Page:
Introducing the Wrongamin, wrong sound generator.

Sunday, February 14th, 2010 | Building Things, Electronics

The Wrongamin is an easy and cheap to build sound maker that I designed to create a range of wrong sounds. From dusty old record crackles to a deep hungry animal growl heard through several out of tune AM radios. 
 

newborn Wrongamin

a newborn Wrongamin


 
It uses three LDRs (Light dependent resistors) to change the pitch of three very high frequency oscillators. What is interesting about this machine is that in normal operation we don’t hear the oscillators directly as they are tuned far above the highest sound a human can hear. What makes this instrument audible are the interactions between the three oscillators which project downward into the realm of our perception. Some Theramins operate on a similar principle and this is where the Wrongamin gets its name.
 

“A Theramin can sound very wrong in the wrong hands, a Wrongamin sounds wrong in everyones hands!”


I have drawn up a schematic for the Wrongamin (click above for full size version). As you can see this is quite a simple circuit. You can build it using just one integrated circuit (40106B or 74C14) 3 x LDRs, 3 x signal diodes, 4 capacitors, and 2 resistors. If you want to get fancy and have more gain to drive a line level input then add one more IC and a hand full of components. (See Wrongamin Pic above for all parts needed).

NOTE: if you want to leave out the amplifier section: connect A (oscillator out) directly to input of the Output Section – easy. I have not actually tested this configuration but I have no reason to believe it won’t work. I included the amp section because I want to boost the signal a lot to drive my sound-card’s line input.

Here is a video of the Wrongamin’s first test…

Hope you enjoy, Let me know if you make one!

Leafcutter John.

Tags: , , , , , , ,

11 Comments to Introducing the Wrongamin, wrong sound generator.

[…] Pour celles et ceux qui aiment la « noise music» . Les schémas pour construire cet OVNI sont ici : http://leafcutterjohn.com/?p=1128 […]

Jason
February 18, 2010

Sounds like an R2-D2 on crack! I love it

Bipolar Joe
February 18, 2010

Does the type of LDR make a difference? Size or whatever?

Leafcutter John
February 19, 2010

Size makes little difference, but you want LDR’s with a large resistance change between light and dark. I used these cheapies the data sheet says they have a dark resistance of 1M? but i measured it to be much more than this, upwards of 38M?. Don’t worry too much about it though just get a few to play around with.

Michelle
March 29, 2010

hello leafcutter john
i came to this site through polar bear and enjoy what you do and write here.
thought you might enjoy some diy stuff from switzerland…
http://www.vimeo.com/4297299
http://www.vimeo.com/7894352
all the best, michelle

Leafcutter John
April 25, 2010

Has anyone made one of these yet??? I been rocking out on mine at the recent Polar Bear concerts!

tony
August 30, 2011

Any chance you can do a basic drawn plan? I have no problems with putting it together but I don’t know how to read circuit diagrams.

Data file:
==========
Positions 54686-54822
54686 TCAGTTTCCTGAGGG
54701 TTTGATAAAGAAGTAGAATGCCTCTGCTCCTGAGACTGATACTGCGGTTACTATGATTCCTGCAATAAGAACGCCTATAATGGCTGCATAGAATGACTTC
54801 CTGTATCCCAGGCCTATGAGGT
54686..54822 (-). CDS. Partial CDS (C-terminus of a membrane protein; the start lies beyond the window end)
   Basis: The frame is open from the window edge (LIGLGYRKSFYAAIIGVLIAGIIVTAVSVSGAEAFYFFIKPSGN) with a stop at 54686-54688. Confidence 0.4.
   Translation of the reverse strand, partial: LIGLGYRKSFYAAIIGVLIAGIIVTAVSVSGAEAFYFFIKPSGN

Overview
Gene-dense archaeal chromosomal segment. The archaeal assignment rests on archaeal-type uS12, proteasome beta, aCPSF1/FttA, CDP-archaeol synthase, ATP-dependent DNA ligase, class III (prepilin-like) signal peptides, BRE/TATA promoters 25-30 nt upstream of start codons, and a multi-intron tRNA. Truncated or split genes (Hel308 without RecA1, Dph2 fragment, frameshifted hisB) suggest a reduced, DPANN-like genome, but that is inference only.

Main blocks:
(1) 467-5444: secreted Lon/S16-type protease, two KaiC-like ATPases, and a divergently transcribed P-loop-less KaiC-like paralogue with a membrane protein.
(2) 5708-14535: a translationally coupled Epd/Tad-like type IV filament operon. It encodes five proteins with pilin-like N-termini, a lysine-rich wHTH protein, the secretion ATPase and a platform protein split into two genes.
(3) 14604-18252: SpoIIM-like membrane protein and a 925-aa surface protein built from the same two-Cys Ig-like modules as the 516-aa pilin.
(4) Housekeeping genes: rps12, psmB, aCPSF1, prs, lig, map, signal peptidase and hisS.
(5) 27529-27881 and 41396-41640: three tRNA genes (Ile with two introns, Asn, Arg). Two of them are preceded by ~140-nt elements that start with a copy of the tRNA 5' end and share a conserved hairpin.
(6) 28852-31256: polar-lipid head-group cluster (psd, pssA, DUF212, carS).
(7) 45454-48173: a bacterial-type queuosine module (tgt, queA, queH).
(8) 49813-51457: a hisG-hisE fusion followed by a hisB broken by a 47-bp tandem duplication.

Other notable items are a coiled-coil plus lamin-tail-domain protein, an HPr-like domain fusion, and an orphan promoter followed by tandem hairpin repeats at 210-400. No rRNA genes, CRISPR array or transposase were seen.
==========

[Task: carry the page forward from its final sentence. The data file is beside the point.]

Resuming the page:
Leafcutter John
August 30, 2011

Actually this is a combination of drawn and schematic diagram. It’s very easy to learn how to read circuit diagrams or schematics as they are also called. Maybe i’ll cover this at some point but you could start by reading this: http://blog.makezine.com/archive/2011/01/reading-circuit-diagrams.html Take your time and start simple and build up. There are loads of learning resources on-line, it’s not difficult but you’ll need to learn it some time. I almost forgot http://www.falstad.com/circuit/ this is an interactive applet where circuits are represented schematically – you can change values and look at a huge range of different circuit types – it’s a brilliant way to learn.

tony
September 4, 2011

Cheers for that. Will give it a shot. I’m hoping to put one together before I head out to Athens for a performance with a mop handle, piezo electric transducers and a guitar pedal.This would be useful for creating diversionary textures whilst I fiddle about with parameters on the pedal and Max loops. Will keep you informed.

sepilvadt
March 21, 2012

I’ve been looking at the datasheet for the 40106B IC and I see there are 3 more schmitt triggers that you do not connect to anything. Could these be used to add 3 more voices to the instrument? Also why is the cap value for C2 different from C1 and C3?
Your reply will be greatly appreciated :)

Leafcutter John
March 21, 2012

Yep you are correct, you can add more voices. But mixing more than 3 triggers via diodes does not all ways make things sound richer! Experiment, Diodes, Caps, and LDR’s are all quite cheap. You could build a stereo wrongamin using all the schmitt triggers, I bet that would be nice…

C1,C2,C3 along with the LDR’s affect the pitch of the schmitt trigger oscillators, I wanted slightly different pitches for some of the voices so they are different values. You can try different size caps to get different effects. The reason the wrongamin sounds the way it does is because all the oscillators are pitched above the range of human hearing, the diode mixing creates audible interference between the voices. If you increase the cap sizes the pitch gets lower. Try with 1nf 10nf 100nf 1uf and so on, these will all be audible as a single voice. Mixing them will create more synth sounding electronic music sounds.

have fun, J.

Leave a comment

You must be logged in to post a comment.

Social Links

Join LEAFCUTTER MAILING LIST


http://soundcloud.com/leafcutterjohn

For you YOUTUBE VIDEO pleasure

Leafcutterjoh.com

Archives